I had a quick search in the archives to see if there were other reviews of her books, but only found one, from December 1953, by Pamela Whitlock:

Miss Antonia Forest's The Marlows and the Traitor (Faber, 10s. 6d.) is one of those novels for young people of which the standard seems to get higher every year. She has taken one of the most baffling problems of today, the psychology of treachery, and deals with it in terms of the experience of children none of whom are out of their teens, and though there are, of course, grown-ups in the story, and the traitor himself is one, yet the whole story turns on the attitude of the children to their discovery that the naval officer whom their brother thinks wonderful is, in fact, on the wrong side : the algebraical equation of The Heat of the Day, in other terms. The dialogue is vivid and assured, the plot integrated and the characterization is neatly defined, and we really care about the nice Marlows and their friends ; one even cares about the traitor, which of course would happen in real life.
ext_22860: Dr Who in a t-shirt reading 'trust me, I'm a Doctor' (paws)
[identity profile] coughingbear.livejournal.com
On Radio 4 yesterday, an interesting half-hour on the boys who originally played Shakespeare's female roles, 'Who Was Rosalind?'. From the website:

In As You Like It, Shakespeare created one of his greatest and most complicated female roles. At a time when women were not allowed to act on stage, the role would have been taken by a young boy. But who? Actor, critic and academic Susan Hitch tries to find out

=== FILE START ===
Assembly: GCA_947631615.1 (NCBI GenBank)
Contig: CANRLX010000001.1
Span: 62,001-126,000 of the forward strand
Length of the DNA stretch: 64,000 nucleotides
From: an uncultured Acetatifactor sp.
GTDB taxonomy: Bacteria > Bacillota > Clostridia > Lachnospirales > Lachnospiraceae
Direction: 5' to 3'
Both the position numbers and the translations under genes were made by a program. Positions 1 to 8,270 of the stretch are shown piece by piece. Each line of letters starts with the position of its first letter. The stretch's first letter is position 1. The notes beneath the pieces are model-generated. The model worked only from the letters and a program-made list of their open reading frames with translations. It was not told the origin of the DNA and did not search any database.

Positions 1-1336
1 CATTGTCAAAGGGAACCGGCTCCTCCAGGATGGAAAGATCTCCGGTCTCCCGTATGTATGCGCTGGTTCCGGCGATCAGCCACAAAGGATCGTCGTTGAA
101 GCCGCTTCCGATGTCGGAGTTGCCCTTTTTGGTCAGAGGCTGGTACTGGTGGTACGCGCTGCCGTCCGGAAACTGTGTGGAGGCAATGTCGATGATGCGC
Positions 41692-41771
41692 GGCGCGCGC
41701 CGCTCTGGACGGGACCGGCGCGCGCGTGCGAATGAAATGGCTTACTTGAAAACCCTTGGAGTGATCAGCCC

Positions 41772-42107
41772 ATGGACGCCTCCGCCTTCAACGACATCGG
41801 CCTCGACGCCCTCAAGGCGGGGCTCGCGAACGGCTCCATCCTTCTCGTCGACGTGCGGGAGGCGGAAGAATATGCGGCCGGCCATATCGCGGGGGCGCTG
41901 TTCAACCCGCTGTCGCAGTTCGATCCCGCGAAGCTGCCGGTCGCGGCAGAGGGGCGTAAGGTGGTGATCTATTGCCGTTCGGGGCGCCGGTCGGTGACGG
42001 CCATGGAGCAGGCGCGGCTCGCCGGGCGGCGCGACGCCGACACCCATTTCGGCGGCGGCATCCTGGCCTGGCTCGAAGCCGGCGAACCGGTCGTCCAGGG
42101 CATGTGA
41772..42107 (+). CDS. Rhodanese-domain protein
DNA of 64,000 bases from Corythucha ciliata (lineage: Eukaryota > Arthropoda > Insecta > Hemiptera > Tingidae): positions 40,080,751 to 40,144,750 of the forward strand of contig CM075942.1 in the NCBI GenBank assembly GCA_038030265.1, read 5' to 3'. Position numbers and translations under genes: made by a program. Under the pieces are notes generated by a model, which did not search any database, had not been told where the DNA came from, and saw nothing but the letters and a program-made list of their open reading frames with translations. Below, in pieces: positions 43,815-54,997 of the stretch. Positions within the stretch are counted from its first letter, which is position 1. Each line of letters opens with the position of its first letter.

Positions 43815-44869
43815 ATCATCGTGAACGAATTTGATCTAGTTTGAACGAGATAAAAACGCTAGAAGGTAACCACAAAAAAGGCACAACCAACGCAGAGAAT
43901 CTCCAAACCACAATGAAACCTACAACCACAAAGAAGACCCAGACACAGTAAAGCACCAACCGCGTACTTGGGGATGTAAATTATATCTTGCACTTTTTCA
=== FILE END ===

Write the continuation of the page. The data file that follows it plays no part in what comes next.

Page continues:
In doing so she looks at how Shakespeare wrote for his actors, the educational culture of Elizabethan England, and the brilliance of the makeup artists of Shakespeare's company. She talks to academic experts, to actor Adrian Lester who has played Rosalind, and to contemporary schoolboys and teachers about boys playing girls, and discovers how radically our ideas of intimacy and desire have changed in the last 400 years and how strong the power of theatre still is today.

I listened yesterday; inevitably it seemed over-simplified in places, but worthwhile for fans of Player's Boy and Players and the Rebels. (I'm afraid I have no idea if the recording is available outside the UK.)


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Antonia Forest fans